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NRF Goes Sci-Fi: Preparing for the Digitally Dense Store

project leader preparing IT workers for digitally dense stores
The digital transformation of the store was a huge theme at NRF’s Big Show as technology blurs the lines between physical and virtual shopping. Retailers want to combine the personalized and data-fueled convenience of the online experience with the physical store’s inherent advantages: the chance to entertain and excite the consumer.

This year’s show was packed with in-store technologies, from new uses for existing techs such as RFID-enabled product displays and dressing room assistants to futuristic innovations such as robots that check inventory and interact with customers. Vendors showed sensors in store shelves, back rooms and dressing rooms; tech-enabled storage lockers; cameras hidden in store décor and overhead, taking in the store floor from every angle. There were tiny screens on store shelves and massive video walls; employees decked out with headsets, scanners built into gloves and mobile watches; and virtual reality headsets. Check out RIS News’ recap and this link for extensive rundowns of all the hot new products.

Speakers cautioned retailers not to wait too long to start trying these shiny new objects: things that seemed way out there even two years ago are rapidly becoming table stakes. In his keynote, Sir Richard Branson advised retailers to keep innovating. “A perpetual revolution needs to be going on inside the company.”

Behind the Flash

This trend has massive implications for integration, deployment and ongoing support of in-store technologies. The underlying concept is that all these devices will need to work together in real time to take in new data. For example, the expression on a shopper’s face (facial recognition) and what is in her basket (RFID), combined with insights about similar shoppers with the same items and mood (analytics), plus what promotions are available (marketing database), served back to a nearby screen, phone or the robot (robotics) approaching from the next aisle (locationing) – all in time to deliver an offer to that customer while she’s still lingering in front of the blenders.

The systems that support all these devices must be well-integrated on the back end to deliver this sophisticated level of data-fueled experience. And the devices themselves must be online, operational and powered up at all times. Consider this:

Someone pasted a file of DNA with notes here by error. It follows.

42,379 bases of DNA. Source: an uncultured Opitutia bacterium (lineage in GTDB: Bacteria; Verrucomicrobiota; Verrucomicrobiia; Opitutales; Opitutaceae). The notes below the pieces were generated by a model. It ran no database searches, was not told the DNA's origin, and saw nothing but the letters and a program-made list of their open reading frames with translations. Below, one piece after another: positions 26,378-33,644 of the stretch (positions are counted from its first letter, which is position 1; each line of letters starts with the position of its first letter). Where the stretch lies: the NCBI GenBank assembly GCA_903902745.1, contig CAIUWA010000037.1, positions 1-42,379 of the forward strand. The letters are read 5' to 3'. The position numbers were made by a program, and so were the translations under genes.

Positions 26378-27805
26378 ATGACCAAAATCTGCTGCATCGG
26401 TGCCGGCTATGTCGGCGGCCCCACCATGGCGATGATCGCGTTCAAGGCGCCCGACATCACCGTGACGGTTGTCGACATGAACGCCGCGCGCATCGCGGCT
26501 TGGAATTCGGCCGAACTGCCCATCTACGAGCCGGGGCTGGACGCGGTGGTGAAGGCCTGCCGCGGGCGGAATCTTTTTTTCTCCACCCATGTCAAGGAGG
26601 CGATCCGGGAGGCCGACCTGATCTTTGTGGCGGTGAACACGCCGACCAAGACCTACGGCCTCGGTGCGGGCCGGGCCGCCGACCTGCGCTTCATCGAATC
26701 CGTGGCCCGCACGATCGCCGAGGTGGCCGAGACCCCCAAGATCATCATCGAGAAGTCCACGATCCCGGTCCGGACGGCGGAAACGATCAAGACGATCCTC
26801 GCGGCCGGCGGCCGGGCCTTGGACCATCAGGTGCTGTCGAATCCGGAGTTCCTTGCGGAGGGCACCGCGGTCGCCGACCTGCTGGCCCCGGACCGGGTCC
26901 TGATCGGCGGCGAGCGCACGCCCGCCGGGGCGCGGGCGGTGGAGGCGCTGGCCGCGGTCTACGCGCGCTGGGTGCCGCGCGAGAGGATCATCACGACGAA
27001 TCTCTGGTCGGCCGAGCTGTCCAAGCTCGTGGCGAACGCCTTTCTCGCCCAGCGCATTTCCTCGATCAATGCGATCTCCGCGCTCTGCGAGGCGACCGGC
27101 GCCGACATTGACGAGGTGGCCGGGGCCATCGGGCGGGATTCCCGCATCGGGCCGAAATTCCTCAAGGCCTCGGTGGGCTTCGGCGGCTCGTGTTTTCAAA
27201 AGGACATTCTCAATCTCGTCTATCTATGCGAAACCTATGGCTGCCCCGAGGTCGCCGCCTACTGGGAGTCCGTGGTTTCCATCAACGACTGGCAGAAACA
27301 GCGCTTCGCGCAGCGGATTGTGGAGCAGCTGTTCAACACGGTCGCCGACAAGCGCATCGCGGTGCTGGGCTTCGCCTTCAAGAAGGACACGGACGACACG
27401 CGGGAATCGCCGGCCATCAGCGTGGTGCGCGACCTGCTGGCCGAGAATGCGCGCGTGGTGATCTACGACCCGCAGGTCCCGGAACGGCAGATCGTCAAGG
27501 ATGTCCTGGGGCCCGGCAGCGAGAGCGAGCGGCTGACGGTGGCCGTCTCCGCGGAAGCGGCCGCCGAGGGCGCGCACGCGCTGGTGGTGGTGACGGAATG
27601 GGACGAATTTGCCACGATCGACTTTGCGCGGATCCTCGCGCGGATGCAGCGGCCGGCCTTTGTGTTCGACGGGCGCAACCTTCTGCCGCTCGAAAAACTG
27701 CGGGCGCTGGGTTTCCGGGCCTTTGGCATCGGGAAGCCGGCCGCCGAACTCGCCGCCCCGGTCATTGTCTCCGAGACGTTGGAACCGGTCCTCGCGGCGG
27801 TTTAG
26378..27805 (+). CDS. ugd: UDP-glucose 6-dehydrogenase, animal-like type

The density of connected devices, many wireless, all needing to share bandwidth. Some are downright data hogs: This story in Forbes warns that virtual reality has the potential to overwhelm current network infrastructure, requiring things like software-defined networking and network function virtualization to respond dynamically. Add in customer devices and demand gets even higher. Areas of the store that didn’t need wireless connectivity before, such as the back room, will now need strong signal.


Ideally all technologies are intuitive, but most likely some level of training will be required, particularly for those on the front lines. With high turn rates, training will need to be ongoing, as well as support needs.


All those devices will either draw power or require attentive battery management to ensure they will last through long retail hours. Power may need to be extended to areas where it wasn’t needed before. Stores will need processes and accountability for battery management, and a physical space to charge all those devices.

Device Management

Managing the location, health and status of all those devices and predicting and preventing malfunctions will be essential.

Service and Support

All technology malfunctions at some point. Spare tools, on-site and depot repairs, warranty management and help desk are musts to ensure these techs deliver a positive store experience, not a negative one.

Robots, artificial intelligence, drones, facial recognition: All these sci-fi movie technologies are coming to a store near you, a lot faster than one would think.

While these are flashy and attention-getting, none will deliver the personalized, customized, immersive brand experiences retailers are seeking to deliver without sound planning, bullet-proof infrastructure and robust processes. Level 10 can help.

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